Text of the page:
Rashida Jones Talks Bluntly About The “Pornification Of Pop Culture”

rashida-jones

Do you remember when actress Rashida Jones tweeted about she is sick of the “pornification” of pop culture and how she wants all “those” pop stars to stop acting like whores? While some praised her for her boldness and honesty, she also received quite a backlash which led to her responding about it and giving further clarification.

She is going to be a new columnist for Glamour Magazine in spring 2014, but this piece she wrote, expanding her thoughts on what is wrong with the portrayal of women in the media was a pretty damn good start.

The actress isn’t here to slut-shame anyone, she is here to start an important conversation on a larger scale. She tweeted and hashtagged #stopactinglikewhores and got a lot of negative responses from people saying she was just as bad as the people she was calling out, by labeling them whores. But her intentions were not that, and she cleared that all up because what she had to say was actually pretty spot on.

She is of course alluding to people like Miley Cyrus and her VMA’s performance with Robin Thicke, and others like Rihanna who have no qualms about posting pics smoking weed and getting naked.

“I consider myself a feminist. I would never point a finger at a woman for her actual sexual behavior, and I think all women have the right to express their desires. But I will look at women with influence—millionaire women who use their “sexiness” to make money—and ask some questions. There is a difference, a key one, between “shaming” and “holding someone accountable.” she starts off.

“The poles, the pasties, the gyrating: This isn’t showing female sexuality; this is showing what it looks like when women sell sex…in pop culture there’s just one way to be. And so much of it feels staged for men, not for our own pleasure.”

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She goes on to explain that while sex is not an awful thing in and of itself, its a matter of overkill and saturating our consciences and minds with just one type of image of young women.

“Even if adult Miley and Nicki have ownership of their bodies, do the girls imitating them have the same agency? Where do we draw the line between teaching them freedom of sexual expression and pride in who they are on the inside?”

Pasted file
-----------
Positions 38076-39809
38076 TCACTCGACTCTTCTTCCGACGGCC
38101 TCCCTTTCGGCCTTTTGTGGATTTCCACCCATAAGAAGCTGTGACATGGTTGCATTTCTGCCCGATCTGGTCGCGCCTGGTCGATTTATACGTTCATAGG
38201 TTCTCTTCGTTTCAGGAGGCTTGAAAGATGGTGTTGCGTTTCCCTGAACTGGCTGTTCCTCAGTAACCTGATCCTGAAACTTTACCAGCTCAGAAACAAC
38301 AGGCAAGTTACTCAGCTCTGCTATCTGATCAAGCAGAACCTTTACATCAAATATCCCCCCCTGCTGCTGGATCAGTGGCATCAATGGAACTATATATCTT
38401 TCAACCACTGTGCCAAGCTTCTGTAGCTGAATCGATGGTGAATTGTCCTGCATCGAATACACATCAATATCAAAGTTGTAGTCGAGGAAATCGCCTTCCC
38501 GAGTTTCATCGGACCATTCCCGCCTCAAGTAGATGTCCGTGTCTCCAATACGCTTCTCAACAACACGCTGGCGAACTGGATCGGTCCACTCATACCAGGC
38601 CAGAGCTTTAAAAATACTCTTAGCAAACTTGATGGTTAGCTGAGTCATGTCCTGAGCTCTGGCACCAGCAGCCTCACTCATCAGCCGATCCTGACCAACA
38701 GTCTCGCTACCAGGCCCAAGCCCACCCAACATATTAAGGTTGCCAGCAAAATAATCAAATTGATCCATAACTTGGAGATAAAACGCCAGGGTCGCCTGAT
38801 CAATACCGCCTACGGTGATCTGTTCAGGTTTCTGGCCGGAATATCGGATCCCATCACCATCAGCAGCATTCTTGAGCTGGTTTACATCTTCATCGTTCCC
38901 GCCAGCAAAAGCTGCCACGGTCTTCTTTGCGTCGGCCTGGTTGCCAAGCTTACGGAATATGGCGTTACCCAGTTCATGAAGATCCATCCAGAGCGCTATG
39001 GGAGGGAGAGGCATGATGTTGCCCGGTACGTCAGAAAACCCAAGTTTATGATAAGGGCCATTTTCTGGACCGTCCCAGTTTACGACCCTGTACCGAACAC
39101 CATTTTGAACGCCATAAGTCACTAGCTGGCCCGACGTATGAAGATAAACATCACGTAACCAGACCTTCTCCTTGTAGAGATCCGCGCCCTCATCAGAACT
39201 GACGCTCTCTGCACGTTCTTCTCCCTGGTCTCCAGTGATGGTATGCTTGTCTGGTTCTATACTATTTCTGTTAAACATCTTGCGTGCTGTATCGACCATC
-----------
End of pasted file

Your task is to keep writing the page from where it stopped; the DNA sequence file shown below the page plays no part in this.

Rashida talks about the feud between Miley Cyrus and Sinead O’Connor which was really sad to be honest. Sinead was genuinely trying to give Miley some great advice and foresight, but Miley responded in an immature way calling her crazy. For someone who is really trying to prove she’s an adult and can do what she wants, shouldn’t some human decency and decorum come with that?

The Parks and Rec actress ends by giving some good suggestions to pop stars and label execs to prove that all parties are responsible for what young girls ingest on a daily basis in pop culture. The responsibility does fall on the entertainers to create imagery that will elevate a girl’s thinking, not breed insecurity.

The the record label execs she asks them to think about their own moral parameters when marketing young pop stars and how they would want to be seen in the same position. To women in general, she says: “Let’s at least try to discuss the larger implications of female sexuality on pop culture without shaming each other. There’s more than one way to be a good feminist. Personally, I loved the Lily Allen “Hard Out Here” video—a controversial send-up of tits-and-ass culture. She helped start a conversation. Let’s continue it.”

She also includes men in her call to action, saying as half of the population they should be willing to have a say.

“Don’t sit around and let women beat one another up while you intermittently and guiltily enjoy the show. Speak up!”

The final suggestion she gave was specifically to popstars, because she is determined not to just go quietly into the night with this issue. It is important and we need women of influence in every sector be willing to speak out even if it makes them unpopular.

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“Please stop saying you don’t want to be role models. Because, guess what: You are. You want to sell millions of albums? You want to sell out a tour? You depend on the millions of people who adore you. So maybe just consider some sort of moral exchange program…”

She encourages them to write music that isn’t just about sex and superficiality, as we’ve all seen that before, its a broken record. It is time for something different! We view it like this, there is a reason why Bob Marley’s music is still popular today, where as many many pop stars who were once ridiculously successful are never heard of again after their time because they weren’t producing anything of worth that penetrates or elevates our thinking in any way.

“Perhaps every eleventh song or video, do something with some more clothes on? Maybe even a song that empowers women to feel good about some other great quality we have? Like, I don’t know…our empathy, or childbearing skills, or ability to forgive one another for mean tweets?”

Rashida you said it brilliantly. It’s not about slut-shaming and just continuing this cat-fight for generations to come. It’s about banding together as a gender and finding ways to show why we are worthy human beings. Sure, we should celebrate physical beauty, but also the rest!

How can we as women start changing our mindset toward each other today? If we don’t, life is just going to continue to be “hard out here for a bitch” and a never ending parade of eye-rolls and sighs.

8 Comments

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